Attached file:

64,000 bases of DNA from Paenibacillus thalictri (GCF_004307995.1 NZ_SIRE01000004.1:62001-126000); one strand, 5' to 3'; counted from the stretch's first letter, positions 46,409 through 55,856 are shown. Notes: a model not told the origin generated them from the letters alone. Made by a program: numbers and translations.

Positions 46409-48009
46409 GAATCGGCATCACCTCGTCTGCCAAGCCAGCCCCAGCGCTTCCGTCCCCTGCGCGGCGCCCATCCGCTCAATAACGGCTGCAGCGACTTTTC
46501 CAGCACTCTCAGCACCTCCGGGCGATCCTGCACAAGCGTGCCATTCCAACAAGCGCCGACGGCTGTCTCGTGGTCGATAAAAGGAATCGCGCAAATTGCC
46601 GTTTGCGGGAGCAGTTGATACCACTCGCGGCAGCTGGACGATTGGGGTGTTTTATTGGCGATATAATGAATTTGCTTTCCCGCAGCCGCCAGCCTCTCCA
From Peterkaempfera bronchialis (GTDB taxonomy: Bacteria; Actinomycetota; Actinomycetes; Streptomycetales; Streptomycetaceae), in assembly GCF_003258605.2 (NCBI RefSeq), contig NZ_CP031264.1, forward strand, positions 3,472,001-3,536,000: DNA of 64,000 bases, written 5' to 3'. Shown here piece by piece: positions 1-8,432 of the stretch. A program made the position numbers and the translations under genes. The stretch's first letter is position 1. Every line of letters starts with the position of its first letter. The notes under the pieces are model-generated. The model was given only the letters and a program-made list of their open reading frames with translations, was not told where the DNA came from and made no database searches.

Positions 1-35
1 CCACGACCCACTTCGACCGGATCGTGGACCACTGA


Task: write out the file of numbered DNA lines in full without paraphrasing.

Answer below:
64,000 bases of DNA from Paenibacillus thalictri (GCF_004307995.1 NZ_SIRE01000004.1:62001-126000); one strand, 5' to 3'; counted from the stretch's first letter, positions 46,409 through 55,856 are shown. Notes: a model not told the origin generated them from the letters alone. Made by a program: numbers and translations.

Positions 46409-48009
46409 GAATCGGCATCACCTCGTCTGCCAAGCCAGCCCCAGCGCTTCCGTCCCCTGCGCGGCGCCCATCCGCTCAATAACGGCTGCAGCGACTTTTC
46501 CAGCACTCTCAGCACCTCCGGGCGATCCTGCACAAGCGTGCCATTCCAACAAGCGCCGACGGCTGTCTCGTGGTCGATAAAAGGAATCGCGCAAATTGCC
46601 GTTTGCGGGAGCAGTTGATACCACTCGCGGCAGCTGGACGATTGGGGTGTTTTATTGGCGATATAATGAATTTGCTTTCCCGCAGCCGCCAGCCTCTCCA
From Peterkaempfera bronchialis (GTDB taxonomy: Bacteria; Actinomycetota; Actinomycetes; Streptomycetales; Streptomycetaceae), in assembly GCF_003258605.2 (NCBI RefSeq), contig NZ_CP031264.1, forward strand, positions 3,472,001-3,536,000: DNA of 64,000 bases, written 5' to 3'. Shown here piece by piece: positions 1-8,432 of the stretch. A program made the position numbers and the translations under genes. The stretch's first letter is position 1. Every line of letters starts with the position of its first letter. The notes under the pieces are model-generated. The model was given only the letters and a program-made list of their open reading frames with translations, was not told where the DNA came from and made no database searches.

Positions 1-35
1 CCACGACCCACTTCGACCGGATCGTGGACCACTGA